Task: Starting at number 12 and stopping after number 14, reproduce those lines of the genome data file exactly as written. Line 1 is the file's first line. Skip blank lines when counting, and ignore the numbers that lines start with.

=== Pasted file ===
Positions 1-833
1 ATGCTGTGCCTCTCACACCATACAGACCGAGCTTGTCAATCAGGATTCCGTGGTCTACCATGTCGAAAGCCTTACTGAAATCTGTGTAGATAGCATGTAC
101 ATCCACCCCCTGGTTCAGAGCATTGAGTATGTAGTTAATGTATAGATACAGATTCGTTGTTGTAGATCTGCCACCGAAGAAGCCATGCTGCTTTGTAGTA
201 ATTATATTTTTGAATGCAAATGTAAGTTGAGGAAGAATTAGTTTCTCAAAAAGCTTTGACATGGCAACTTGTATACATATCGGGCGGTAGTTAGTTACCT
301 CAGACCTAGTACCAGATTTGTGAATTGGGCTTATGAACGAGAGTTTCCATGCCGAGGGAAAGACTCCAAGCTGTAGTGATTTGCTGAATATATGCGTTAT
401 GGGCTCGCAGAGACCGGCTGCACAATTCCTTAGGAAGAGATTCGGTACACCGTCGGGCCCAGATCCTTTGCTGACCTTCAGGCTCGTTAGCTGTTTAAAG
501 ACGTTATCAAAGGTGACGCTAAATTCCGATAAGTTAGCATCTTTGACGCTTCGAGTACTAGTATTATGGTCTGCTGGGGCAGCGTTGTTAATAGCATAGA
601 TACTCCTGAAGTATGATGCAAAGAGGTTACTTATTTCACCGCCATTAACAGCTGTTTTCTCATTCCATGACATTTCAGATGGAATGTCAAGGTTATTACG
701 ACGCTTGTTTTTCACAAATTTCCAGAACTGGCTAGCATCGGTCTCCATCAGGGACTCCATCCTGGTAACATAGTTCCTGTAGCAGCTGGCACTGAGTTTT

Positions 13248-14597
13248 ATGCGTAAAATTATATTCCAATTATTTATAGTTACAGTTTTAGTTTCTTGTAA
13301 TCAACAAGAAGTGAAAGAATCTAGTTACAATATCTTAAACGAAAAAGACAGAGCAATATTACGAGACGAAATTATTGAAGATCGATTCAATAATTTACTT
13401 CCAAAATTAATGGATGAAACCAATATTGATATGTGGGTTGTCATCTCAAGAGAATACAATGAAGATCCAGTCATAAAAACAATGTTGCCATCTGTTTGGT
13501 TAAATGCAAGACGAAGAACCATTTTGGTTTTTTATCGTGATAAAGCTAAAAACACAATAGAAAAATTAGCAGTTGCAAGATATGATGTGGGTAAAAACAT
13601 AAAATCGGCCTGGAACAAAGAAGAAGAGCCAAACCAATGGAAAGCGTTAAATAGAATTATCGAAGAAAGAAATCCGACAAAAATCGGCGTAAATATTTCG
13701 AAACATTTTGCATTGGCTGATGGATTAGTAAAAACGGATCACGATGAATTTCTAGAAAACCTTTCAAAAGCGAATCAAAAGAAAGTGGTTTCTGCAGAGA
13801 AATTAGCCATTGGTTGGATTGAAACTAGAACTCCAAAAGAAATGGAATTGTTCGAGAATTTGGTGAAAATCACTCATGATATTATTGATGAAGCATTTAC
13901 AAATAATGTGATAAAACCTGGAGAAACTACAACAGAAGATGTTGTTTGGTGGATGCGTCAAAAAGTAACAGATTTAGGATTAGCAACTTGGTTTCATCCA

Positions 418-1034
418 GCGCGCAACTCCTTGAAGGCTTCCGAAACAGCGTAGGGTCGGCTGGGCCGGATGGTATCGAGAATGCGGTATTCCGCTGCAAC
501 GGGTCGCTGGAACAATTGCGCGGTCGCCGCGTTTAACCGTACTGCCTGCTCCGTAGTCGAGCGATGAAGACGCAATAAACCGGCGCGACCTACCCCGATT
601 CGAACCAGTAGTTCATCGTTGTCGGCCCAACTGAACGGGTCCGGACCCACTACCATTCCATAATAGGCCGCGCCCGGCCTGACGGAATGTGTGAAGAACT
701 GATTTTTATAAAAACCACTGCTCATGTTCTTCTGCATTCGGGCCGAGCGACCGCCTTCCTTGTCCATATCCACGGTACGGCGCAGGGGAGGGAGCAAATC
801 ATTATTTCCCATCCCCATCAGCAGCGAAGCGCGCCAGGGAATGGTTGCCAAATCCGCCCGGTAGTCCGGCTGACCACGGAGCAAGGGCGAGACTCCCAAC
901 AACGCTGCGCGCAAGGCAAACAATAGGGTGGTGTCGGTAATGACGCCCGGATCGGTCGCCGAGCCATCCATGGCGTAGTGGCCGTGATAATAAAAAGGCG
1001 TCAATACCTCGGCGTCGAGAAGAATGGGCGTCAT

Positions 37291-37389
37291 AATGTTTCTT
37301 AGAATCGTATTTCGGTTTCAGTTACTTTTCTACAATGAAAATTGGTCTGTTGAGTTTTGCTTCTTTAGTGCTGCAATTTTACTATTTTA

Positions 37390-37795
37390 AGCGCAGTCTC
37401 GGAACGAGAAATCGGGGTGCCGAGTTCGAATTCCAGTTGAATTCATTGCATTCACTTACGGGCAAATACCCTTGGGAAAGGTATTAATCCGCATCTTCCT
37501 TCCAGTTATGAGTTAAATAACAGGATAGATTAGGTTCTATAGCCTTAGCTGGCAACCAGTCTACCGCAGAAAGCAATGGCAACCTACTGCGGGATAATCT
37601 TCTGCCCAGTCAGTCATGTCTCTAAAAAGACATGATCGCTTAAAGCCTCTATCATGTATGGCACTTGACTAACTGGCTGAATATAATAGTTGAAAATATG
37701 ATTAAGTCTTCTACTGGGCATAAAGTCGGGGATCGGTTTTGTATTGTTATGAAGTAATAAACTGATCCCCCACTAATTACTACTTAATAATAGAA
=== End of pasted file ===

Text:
13301 TCAACAAGAAGTGAAAGAATCTAGTTACAATATCTTAAACGAAAAAGACAGAGCAATATTACGAGACGAAATTATTGAAGATCGATTCAATAATTTACTT
13401 CCAAAATTAATGGATGAAACCAATATTGATATGTGGGTTGTCATCTCAAGAGAATACAATGAAGATCCAGTCATAAAAACAATGTTGCCATCTGTTTGGT
13501 TAAATGCAAGACGAAGAACCATTTTGGTTTTTTATCGTGATAAAGCTAAAAACACAATAGAAAAATTAGCAGTTGCAAGATATGATGTGGGTAAAAACAT